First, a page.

Yeti was born in Nepal
Two items of news this week proved beyond reasonable doubt what we knew all along: early Homos prowled the Plateau, and the Yeti is still up there somewhere.
On Wednesday, Lanzhou University scientists announced that the 160,000-year-old jaw bone found in a cave in Tibet belongs to a Homo erectus that passed on its genes to Nepal’s present-day Neanderthals.
On Monday, lo and behold, the glorious Injun Army found footprints of a dinosaur-sized, one-legged Yeti in the Upper Barun. Together, these findings are irrefutable proof that the Yeti does indeed exist. It could not have been better timed ahead of Visit Nepal 2020.
This also finally puts to rest so-called ‘evidence’ of Yeti deniers who tested tissue samples of Abominable Snowpersons from Nepal and said they belonged to bears and a Tibetan mastiff.
How could the Yeti not exist, when we have honoured it by naming an airline, a yoghurt, a casino, a luxury hotel that is code-sharing with a Yak, a Škoda SUV, and a vacuum-insulated tumbler after it?
Nepal Tourism Boar should immediately hold a press conference confirming the existence of the Yeti at (where else?) the Hack & Yeti Hotel, to counter a conspiracy hatched by countries trying to brand their own hypothetical animals like the Loch Ness Monster of Scotland, Sasquatch in Canada, and Wun Weg Wun Dar Wun of Hardhome. These countries have a vested interest in denying the existence of Yetis to promote their own mythical mascots.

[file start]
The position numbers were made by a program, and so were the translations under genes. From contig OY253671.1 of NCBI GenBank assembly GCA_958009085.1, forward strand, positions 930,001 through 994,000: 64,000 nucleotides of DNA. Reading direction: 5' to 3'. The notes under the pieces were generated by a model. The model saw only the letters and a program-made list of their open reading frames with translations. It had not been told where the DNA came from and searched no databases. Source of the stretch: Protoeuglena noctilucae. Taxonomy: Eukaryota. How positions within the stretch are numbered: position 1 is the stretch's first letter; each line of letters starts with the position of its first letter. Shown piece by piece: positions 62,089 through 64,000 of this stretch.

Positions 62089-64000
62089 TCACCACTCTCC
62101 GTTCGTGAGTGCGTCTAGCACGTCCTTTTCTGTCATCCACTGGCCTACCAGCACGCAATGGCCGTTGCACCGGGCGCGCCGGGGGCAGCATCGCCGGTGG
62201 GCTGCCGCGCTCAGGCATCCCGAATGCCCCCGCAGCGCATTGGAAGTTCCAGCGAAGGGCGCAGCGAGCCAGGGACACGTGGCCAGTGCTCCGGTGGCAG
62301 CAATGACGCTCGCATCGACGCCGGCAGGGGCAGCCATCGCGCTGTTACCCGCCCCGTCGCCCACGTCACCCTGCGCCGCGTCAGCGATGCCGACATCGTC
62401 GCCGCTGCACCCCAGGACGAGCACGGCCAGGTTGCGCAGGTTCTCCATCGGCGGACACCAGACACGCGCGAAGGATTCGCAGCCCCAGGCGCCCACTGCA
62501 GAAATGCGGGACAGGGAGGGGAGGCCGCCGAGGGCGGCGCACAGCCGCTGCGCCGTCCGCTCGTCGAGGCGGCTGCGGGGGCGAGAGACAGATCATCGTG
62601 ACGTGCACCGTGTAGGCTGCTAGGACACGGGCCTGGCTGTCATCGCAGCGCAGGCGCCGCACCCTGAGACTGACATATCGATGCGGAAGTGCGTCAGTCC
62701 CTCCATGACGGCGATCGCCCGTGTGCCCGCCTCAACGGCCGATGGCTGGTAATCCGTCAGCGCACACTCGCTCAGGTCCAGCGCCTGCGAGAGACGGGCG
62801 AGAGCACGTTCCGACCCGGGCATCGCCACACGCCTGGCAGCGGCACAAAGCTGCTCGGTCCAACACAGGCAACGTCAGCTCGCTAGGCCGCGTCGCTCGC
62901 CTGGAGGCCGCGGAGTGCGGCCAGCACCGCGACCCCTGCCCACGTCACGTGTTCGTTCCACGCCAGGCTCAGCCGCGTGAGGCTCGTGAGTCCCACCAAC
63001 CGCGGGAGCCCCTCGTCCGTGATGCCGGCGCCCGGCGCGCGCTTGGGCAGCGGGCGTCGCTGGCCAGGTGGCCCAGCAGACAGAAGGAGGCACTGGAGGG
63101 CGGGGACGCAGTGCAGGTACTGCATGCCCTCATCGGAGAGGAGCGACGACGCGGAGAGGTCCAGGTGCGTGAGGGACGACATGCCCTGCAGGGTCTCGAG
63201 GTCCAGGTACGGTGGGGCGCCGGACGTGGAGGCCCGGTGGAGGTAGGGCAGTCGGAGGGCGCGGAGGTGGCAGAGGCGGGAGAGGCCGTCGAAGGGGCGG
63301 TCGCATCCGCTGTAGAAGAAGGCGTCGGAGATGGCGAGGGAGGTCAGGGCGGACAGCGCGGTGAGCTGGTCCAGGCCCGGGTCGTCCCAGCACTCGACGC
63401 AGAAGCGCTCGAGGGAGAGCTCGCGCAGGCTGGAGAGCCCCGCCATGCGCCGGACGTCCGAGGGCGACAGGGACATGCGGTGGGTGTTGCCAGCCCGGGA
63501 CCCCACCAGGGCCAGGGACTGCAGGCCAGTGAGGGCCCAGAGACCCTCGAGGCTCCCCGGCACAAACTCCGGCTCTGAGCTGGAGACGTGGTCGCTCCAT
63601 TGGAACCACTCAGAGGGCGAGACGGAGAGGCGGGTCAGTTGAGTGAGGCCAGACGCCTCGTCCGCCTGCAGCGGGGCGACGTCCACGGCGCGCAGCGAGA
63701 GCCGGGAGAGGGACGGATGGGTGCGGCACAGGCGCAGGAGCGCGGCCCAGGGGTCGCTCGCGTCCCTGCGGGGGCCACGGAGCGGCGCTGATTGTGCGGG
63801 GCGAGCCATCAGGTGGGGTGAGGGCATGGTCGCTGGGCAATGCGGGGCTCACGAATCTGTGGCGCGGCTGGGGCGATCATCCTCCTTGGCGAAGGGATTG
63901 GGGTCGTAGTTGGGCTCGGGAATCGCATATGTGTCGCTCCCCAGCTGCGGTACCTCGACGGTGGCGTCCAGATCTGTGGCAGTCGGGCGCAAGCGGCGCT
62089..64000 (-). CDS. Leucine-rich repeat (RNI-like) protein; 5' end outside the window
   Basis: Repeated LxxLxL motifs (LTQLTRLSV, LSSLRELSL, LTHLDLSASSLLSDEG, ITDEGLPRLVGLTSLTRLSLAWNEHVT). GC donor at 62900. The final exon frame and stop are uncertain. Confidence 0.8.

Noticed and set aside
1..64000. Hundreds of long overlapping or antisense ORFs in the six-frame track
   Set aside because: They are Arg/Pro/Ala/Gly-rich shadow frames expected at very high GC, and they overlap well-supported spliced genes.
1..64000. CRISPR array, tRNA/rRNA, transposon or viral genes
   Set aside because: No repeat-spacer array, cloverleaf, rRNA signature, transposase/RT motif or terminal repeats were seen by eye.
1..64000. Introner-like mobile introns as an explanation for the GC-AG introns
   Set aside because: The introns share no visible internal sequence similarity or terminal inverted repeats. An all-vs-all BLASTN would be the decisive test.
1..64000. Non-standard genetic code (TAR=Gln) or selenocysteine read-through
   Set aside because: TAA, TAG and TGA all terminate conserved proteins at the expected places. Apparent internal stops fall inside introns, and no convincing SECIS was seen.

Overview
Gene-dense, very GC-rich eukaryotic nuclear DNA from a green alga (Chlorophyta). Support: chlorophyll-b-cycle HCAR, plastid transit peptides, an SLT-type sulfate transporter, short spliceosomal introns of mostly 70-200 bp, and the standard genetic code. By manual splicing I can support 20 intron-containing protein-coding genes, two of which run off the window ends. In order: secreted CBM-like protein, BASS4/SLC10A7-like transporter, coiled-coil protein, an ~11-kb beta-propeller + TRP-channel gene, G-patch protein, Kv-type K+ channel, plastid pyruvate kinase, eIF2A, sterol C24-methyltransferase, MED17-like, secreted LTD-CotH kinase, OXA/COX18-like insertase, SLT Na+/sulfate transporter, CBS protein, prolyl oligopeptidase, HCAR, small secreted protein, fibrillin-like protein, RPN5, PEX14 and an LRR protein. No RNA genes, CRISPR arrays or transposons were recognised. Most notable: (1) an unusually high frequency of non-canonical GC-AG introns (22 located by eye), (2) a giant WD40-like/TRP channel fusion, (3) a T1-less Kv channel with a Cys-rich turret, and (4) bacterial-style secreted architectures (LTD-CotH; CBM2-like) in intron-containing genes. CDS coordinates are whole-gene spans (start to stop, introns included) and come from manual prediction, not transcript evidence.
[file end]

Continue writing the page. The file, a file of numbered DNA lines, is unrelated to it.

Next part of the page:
Nepal cannot take this lying down. We should be standing upright on our hind legs. GONE should take the matter to the London Court of International Arbitration, and if that does not work it must call a national strike and shut down the country.
Here are other measures we can take:
Get all of Nepal’s Ambassadors and Plenipotentiaries to don Yeti outfits and send out press releases to claim that the Yeti was born in Nepal.
Hold an International Conference on the Yeti and get Reinhold Messner to deliver the keynote (“Ich bin ein Yeti”).
Set the record straight about George Mallory. He was not asked, “Why do you climb Mt Everest?” The question actually was, “Why do you look for the Yeti?” To which his now-famous answer: “Because it is there.”
Nepal should permit more Yeti Expeditions and charge them an arm and a leg. But they should sign contracts to only find footprints, never a Yeti in person. We want to keep looking for the Yeti, but not find it yet.
Unilaterally declare April First a National Holiday to mark the International Day of the Existential Yeti, and issue a postal stamp.
Re-deploy the Indian Army to fulltime Yeti Exploration in Siachen.